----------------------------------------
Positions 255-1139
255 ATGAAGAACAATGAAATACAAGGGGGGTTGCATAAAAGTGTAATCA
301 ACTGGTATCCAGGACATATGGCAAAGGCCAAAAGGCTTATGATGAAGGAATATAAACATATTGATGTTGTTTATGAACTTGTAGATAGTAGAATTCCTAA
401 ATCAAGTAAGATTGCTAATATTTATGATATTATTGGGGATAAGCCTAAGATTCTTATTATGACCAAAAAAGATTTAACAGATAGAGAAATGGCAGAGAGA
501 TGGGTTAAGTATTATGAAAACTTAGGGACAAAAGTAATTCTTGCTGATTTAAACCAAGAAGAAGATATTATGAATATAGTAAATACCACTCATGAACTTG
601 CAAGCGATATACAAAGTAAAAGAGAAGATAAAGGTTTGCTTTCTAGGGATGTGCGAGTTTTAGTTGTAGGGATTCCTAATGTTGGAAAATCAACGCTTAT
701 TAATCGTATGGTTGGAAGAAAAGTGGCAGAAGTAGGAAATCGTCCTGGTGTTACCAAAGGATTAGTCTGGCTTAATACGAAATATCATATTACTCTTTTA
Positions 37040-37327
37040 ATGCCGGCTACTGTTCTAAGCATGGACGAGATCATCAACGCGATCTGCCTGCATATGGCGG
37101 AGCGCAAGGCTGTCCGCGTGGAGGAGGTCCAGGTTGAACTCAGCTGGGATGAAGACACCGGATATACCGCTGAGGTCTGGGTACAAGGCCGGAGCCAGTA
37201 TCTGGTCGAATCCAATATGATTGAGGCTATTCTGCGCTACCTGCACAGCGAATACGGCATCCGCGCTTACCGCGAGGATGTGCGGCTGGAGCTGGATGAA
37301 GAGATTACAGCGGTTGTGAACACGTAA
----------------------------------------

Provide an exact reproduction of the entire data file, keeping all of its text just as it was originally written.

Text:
Positions 255-1139
255 ATGAAGAACAATGAAATACAAGGGGGGTTGCATAAAAGTGTAATCA
301 ACTGGTATCCAGGACATATGGCAAAGGCCAAAAGGCTTATGATGAAGGAATATAAACATATTGATGTTGTTTATGAACTTGTAGATAGTAGAATTCCTAA
401 ATCAAGTAAGATTGCTAATATTTATGATATTATTGGGGATAAGCCTAAGATTCTTATTATGACCAAAAAAGATTTAACAGATAGAGAAATGGCAGAGAGA
501 TGGGTTAAGTATTATGAAAACTTAGGGACAAAAGTAATTCTTGCTGATTTAAACCAAGAAGAAGATATTATGAATATAGTAAATACCACTCATGAACTTG
601 CAAGCGATATACAAAGTAAAAGAGAAGATAAAGGTTTGCTTTCTAGGGATGTGCGAGTTTTAGTTGTAGGGATTCCTAATGTTGGAAAATCAACGCTTAT
701 TAATCGTATGGTTGGAAGAAAAGTGGCAGAAGTAGGAAATCGTCCTGGTGTTACCAAAGGATTAGTCTGGCTTAATACGAAATATCATATTACTCTTTTA
Positions 37040-37327
37040 ATGCCGGCTACTGTTCTAAGCATGGACGAGATCATCAACGCGATCTGCCTGCATATGGCGG
37101 AGCGCAAGGCTGTCCGCGTGGAGGAGGTCCAGGTTGAACTCAGCTGGGATGAAGACACCGGATATACCGCTGAGGTCTGGGTACAAGGCCGGAGCCAGTA
37201 TCTGGTCGAATCCAATATGATTGAGGCTATTCTGCGCTACCTGCACAGCGAATACGGCATCCGCGCTTACCGCGAGGATGTGCGGCTGGAGCTGGATGAA
37301 GAGATTACAGCGGTTGTGAACACGTAA